Clia Brasil predicts success in the cruise season

PANRO BAG / Emerson Souza

Marco Ferraz, President of Clia Brasil

In the next cruise season, a calmer sea awaits the Brazilian traveler. The sky coming out of the northern hemisphere summer should guide the compasses of our peak season, and that’s where companies are breaking sales records. Nearly 90% of the fleet of Clia (Cruise Lines International Association) members sails with a focus on Alaska, the Caribbean and Europe. The pent-up demand for cruises is being unleashed in an overwhelming way, a sign that consumers are generally confident in spending their holidays on the high seas with all the attractions that the modality offers something for everyone.

Disclosure / Pier Mauá

Pier Maua in Rio de Janeiro

Pier Maua in Rio de Janeiro

The good wind from outside applauds the president of the Brazilian Cruises Association, Clia Brasil, Marco Ferraz. We will have eight ships, 176 days of cabotage transport (six months), 160 routes, 674 thousand berths offered and 16 destinations, including neighboring Buenos Aires, Montevideo and Punta del Este. Not to mention that Brazil is once again a major transit destination for long-haul ships.

PANROTAS – What are the highlights of the 2022/23 season?
MARCO FERRAZ- The cabotage season is going to be excellent and we are looking forward to it. Seeing what’s happening in the Northern Hemisphere right now makes us even more excited. It will be a longer season, six months. We are increasing the number of shipments in Brazilian ports and looking for more options for the next one. That much scale is favorable to fate. Before the pandemic, each passenger who got off the ship left an average of R$557 in the city. Not to mention the five shipping ports, Itajaí (SC), Santos (SP), Rio de Janeiro, Salvador and Maceió.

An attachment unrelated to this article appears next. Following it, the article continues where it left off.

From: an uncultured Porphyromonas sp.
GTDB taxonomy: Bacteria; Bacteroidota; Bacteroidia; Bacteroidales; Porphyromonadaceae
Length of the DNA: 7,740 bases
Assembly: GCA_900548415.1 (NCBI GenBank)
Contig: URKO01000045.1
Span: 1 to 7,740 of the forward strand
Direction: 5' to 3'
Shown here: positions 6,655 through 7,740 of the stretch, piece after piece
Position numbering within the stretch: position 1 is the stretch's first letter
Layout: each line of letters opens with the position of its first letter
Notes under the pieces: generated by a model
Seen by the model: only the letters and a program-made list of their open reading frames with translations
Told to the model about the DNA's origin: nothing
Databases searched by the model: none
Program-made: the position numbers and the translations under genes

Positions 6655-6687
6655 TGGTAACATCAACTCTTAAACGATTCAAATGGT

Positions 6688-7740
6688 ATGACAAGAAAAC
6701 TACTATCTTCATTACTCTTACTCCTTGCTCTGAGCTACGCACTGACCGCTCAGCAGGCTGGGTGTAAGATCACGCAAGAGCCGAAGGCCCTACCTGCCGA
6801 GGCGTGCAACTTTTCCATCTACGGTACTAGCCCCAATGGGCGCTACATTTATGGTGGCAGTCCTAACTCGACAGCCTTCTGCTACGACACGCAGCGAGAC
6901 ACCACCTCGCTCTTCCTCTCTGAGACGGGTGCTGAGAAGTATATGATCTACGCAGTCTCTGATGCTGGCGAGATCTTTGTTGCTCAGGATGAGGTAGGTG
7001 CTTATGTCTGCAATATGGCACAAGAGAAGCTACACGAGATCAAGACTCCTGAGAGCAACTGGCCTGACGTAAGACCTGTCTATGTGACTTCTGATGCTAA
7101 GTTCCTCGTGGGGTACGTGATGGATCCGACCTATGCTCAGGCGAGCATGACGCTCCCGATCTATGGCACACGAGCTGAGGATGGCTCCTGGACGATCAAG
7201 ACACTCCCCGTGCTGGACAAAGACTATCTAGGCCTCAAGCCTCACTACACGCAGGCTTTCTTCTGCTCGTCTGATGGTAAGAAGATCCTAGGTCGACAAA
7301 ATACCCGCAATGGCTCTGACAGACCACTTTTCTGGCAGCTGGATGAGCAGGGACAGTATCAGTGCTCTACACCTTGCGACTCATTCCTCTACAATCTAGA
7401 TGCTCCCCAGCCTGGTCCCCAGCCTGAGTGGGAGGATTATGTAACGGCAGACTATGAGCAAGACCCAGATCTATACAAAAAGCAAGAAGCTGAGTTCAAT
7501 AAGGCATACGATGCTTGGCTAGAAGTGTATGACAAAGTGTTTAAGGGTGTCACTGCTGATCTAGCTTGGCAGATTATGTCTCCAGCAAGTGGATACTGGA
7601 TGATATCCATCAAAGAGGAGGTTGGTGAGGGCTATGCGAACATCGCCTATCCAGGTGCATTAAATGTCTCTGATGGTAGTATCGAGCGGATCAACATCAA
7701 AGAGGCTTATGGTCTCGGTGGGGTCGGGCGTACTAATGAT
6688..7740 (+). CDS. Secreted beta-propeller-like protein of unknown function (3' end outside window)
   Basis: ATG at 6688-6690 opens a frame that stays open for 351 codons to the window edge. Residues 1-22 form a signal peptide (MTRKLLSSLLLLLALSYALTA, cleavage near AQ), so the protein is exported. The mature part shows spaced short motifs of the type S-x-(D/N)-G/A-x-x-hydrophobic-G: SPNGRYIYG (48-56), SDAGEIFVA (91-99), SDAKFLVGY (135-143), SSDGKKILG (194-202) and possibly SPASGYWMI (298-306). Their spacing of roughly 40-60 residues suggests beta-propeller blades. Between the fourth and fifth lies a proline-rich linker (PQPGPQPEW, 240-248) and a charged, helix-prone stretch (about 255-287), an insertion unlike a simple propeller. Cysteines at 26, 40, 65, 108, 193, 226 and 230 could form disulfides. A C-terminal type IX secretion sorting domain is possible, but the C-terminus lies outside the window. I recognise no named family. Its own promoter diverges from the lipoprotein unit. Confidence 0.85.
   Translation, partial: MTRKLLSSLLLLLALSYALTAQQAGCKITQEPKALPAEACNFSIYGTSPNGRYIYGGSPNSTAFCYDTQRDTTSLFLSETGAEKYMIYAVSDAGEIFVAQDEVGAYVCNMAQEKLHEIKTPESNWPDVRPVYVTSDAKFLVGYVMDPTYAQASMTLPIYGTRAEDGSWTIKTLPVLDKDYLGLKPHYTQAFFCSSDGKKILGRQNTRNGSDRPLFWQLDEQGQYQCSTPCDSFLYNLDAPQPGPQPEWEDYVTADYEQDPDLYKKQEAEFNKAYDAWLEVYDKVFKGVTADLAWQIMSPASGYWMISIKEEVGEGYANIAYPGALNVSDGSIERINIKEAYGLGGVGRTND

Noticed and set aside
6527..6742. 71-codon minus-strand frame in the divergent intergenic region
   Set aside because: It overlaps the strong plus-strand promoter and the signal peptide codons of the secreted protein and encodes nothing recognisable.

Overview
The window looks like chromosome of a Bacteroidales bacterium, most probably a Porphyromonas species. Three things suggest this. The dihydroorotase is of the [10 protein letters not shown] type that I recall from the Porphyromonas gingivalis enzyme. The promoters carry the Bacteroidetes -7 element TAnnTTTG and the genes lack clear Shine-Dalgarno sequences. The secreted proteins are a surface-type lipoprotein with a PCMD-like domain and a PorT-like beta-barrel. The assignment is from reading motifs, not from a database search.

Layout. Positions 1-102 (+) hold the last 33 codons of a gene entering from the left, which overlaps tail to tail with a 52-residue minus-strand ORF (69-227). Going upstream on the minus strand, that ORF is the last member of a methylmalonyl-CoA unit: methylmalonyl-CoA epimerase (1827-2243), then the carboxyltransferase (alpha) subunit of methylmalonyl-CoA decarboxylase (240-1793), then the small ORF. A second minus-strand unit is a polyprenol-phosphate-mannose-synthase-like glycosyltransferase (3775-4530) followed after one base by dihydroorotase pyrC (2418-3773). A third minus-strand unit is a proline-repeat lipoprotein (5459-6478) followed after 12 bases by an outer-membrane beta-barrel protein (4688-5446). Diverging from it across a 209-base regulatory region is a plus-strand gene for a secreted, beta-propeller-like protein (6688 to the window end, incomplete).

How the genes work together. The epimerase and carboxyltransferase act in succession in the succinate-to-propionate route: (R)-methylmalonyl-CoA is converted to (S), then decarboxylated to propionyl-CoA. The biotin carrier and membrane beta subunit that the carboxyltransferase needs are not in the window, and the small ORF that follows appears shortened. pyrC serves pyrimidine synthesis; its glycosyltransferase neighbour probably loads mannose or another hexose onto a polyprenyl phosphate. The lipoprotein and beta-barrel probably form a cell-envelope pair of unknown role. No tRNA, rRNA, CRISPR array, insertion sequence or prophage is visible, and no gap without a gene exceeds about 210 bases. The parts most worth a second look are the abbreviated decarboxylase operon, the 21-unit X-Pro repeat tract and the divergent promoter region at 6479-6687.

It will be another season of big ships. Three of the eight ships that will arrive will have a capacity of more than five thousand passengers. We are also excited to return to Buenos Aires, Montevideo and Punta del Este, with many ships calling in and bringing Argentinians and Uruguayans to our coast. The first ship arrives here on October 29 and the last one departs on April 20.

PANROTAS – You mean we have the World Cup on board?
MARCO FERRAZ- Yes, let’s cheer for the selection on the cruises. The companies have the infrastructure to broadcast the matches live. There will also be three charters to Qatar.

PANROTAS – And the long-haul ships?
FERRAZ- We are also very excited about it. It’s been a long time since we’ve had such a good season here for long-haul ships, especially after the issue of border closures. The schedule is subject to change, but in principle 33 have been confirmed with a stopover in Brazil, operational in 222 days. They arrive earlier than the cabotage vessels and depart later.

PANROTAS – How can the travel agency benefit from these long-haul ships?
FERRAZ- He can and should benefit. More than 20 companies will stop in Brazil on long cruises. In addition to NCL, Costa Cruises itself, which will have cabotage, will have two passages. MSC Cruises also has the Magnífica pass. We, at Clia, can help the agent and put him in touch with these companies, while our platform in Portuguese for the Brazilian market is not yet ready.

PANROTAS – And what are you most concerned about? What are the main challenges?
FERRAZ- The protocols are being discussed again with the health authorities. From now on we will meet at least monthly with an interdepartmental committee. Civil House, Health, Justice and Infrastructure are involved, all thanks to the Ministry of Tourism, which we thank for cooperating during all this time. In addition, there is the cost, tax and regulatory agenda, which also involves other fronts.